Uber hits a roadblock as Arizona suspends its autonomous car tests

Uber hits a roadblock as Arizona suspends its autonomous car tests
Credit: Uber

Following a fatal accident last week that saw an Uber self-driving car collide with and kill a pedestrian in Tempe, Arizona – believed to be the first death caused by an autonomous car – the state has suspended Uber’s tests there.

The Associated Press reports that, in a letter to Uber CEO Dara Khosrowshahi, Arizona state Governor Doug Ducey said that footage of the crash raised concerns about the company’s ability to safely test its tech in Arizona, and that it failed to comply with his expectation of prioritizing public safety above all else in these operations.

It was Gov. Ducey who first welcomed Uber to his state to test its self-driving vehicles back in February 2017, after the company was banned from doing so in California in December 2016. Shortly after it kicked things off in Tempe, Uber had to temporarily halt its trials after one of its cars hit another vehicle and flipped over onto its side; Tempe police said Uber’s vehicle wasn’t at fault.

Ducey’s decision comes after Tempe’s police chief said that it would have been impossible to avoid the accident that took place on March 18. But interestingly – and perhaps not in the best taste – autonomous vehicle tech company Mobileye used the video footage from Uber’s vehicle to show how its own computer vision system would have detected the pedestrian who was hit by Uber’s car. In light of this, Professor Amnon Shashua, CTO at Intel-owned Mobileye, called for automakers, tech firms, and regulators to come together to build a safety validation framework for self-driving vehicles. Waymo CEO John Krafcik also said his company’s systems could’ve spotted the pedestrian in time (albeit without any tests on said footage).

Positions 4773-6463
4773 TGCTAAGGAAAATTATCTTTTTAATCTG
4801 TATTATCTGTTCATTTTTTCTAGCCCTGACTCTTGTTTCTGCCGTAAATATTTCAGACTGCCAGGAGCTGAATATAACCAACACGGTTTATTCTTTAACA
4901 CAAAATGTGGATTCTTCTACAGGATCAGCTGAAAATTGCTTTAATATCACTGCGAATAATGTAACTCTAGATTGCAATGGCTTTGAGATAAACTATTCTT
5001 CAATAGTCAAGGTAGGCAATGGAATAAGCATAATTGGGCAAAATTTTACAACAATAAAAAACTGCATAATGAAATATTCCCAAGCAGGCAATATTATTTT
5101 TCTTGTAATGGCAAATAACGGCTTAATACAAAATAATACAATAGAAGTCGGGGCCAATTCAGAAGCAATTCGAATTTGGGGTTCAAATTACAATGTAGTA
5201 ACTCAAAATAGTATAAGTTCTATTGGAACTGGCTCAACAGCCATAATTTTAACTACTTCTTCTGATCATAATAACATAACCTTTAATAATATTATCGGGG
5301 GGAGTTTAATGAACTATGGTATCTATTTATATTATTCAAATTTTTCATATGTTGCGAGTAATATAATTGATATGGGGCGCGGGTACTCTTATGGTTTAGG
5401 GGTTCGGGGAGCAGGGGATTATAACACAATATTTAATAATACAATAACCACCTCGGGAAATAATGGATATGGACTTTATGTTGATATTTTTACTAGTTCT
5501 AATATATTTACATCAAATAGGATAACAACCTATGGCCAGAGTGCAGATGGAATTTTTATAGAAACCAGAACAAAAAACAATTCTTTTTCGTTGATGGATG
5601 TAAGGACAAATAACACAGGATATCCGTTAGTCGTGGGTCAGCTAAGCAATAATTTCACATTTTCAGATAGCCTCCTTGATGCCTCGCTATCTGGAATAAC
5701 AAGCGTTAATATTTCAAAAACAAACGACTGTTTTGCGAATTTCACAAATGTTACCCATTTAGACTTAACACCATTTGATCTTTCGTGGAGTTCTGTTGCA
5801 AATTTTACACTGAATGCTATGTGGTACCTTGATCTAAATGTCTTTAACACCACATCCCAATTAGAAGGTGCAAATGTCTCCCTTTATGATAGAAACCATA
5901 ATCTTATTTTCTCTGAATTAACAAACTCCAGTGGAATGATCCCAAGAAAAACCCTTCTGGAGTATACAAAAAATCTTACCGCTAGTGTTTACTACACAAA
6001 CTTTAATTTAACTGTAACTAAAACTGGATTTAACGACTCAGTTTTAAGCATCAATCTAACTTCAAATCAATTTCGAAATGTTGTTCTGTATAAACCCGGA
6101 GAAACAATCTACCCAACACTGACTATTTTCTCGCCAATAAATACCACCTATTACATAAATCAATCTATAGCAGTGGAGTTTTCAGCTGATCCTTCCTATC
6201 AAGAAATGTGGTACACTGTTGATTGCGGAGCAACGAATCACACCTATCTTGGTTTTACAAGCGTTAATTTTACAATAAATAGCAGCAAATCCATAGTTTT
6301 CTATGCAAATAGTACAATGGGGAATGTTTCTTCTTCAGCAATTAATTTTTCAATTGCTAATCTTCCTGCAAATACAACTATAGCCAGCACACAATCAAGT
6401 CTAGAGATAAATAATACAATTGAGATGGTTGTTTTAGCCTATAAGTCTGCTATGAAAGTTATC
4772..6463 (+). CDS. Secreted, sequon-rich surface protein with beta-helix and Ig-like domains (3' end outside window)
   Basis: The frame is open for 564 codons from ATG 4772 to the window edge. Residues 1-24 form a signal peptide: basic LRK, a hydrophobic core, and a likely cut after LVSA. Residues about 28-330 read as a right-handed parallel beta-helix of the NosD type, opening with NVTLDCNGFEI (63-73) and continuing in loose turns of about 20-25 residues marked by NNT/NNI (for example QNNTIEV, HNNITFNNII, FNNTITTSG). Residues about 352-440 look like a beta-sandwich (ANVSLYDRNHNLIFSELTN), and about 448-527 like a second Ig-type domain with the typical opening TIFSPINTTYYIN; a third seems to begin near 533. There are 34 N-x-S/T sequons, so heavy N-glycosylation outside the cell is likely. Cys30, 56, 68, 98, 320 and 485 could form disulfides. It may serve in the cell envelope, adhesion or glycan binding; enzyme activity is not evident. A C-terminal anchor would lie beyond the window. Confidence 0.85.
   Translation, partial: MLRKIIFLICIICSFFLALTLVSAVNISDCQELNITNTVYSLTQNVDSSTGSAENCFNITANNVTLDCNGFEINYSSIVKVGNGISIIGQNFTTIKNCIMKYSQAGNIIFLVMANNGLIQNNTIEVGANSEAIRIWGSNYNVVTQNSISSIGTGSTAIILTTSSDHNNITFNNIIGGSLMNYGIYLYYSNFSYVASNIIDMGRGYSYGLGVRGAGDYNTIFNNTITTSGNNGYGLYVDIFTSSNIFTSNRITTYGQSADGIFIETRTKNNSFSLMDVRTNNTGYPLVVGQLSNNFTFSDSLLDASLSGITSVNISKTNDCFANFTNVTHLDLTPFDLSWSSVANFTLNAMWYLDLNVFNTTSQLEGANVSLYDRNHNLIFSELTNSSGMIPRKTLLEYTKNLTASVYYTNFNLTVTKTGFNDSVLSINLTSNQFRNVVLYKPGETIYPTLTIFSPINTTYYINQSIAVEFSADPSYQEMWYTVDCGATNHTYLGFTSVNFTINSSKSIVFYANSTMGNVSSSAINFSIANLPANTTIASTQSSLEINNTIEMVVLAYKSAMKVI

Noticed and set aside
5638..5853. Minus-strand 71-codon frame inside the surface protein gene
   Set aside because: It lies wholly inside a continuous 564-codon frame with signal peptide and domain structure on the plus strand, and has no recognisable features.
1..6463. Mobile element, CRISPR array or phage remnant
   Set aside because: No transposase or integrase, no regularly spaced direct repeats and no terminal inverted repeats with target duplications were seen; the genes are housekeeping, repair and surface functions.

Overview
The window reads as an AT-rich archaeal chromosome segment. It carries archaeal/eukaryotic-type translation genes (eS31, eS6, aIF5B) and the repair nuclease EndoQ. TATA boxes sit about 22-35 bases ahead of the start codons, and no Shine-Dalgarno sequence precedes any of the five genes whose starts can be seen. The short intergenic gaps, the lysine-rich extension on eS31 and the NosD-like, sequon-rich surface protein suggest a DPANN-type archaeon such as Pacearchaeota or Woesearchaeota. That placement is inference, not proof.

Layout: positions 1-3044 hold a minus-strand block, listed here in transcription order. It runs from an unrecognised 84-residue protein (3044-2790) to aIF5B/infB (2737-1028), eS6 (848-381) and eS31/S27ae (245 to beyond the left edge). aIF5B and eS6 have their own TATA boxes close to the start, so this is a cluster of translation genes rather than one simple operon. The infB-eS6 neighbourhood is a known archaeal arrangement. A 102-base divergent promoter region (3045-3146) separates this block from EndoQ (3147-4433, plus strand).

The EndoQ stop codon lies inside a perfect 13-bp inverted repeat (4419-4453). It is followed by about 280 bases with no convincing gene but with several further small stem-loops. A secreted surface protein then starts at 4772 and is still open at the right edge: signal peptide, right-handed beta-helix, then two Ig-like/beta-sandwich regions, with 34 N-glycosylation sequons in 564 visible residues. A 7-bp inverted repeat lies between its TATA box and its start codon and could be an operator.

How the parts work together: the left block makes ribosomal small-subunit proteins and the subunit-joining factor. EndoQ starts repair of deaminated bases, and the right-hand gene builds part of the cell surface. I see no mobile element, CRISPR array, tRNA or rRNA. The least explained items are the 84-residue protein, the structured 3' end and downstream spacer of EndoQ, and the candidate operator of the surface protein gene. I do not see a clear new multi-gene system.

Images from a video feed watching a TV monitor showing the clip released by the police. The overlaid graphics show the Mobileye ADAS system response. The green and white bounding boxes are outputs from the bicycle and pedestrian detection modules. The horizontal graph shows the boundary between the roadway and physical obstacles
Credit: Intel / Mobileye
Images from a video feed watching a TV monitor showing the clip released by the police. The overlaid graphics show the Mobileye ADAS system response. The green and white bounding boxes are outputs from the bicycle and pedestrian detection modules. The horizontal graph shows the boundary between the roadway and physical obstacles

The suspension of trials in Arizona will undoubtedly slow down Uber’s plans to launch fleets of self-driving taxis by mid-2019, as Khosrowshahi said in January. Without authorization to test its vehicles and tech, it’ll fall behind rivals in gathering real-world data that’s essential for training its systems. At the end of 2017, Uber was said to have driven 2 million miles with its autonomous cars; meanwhile, Waymo (which accused Uber of stealing its trade secrets) has covered more than 5 million miles as of the end of February.

Clearly, we’ve got many more to go before we sleep.

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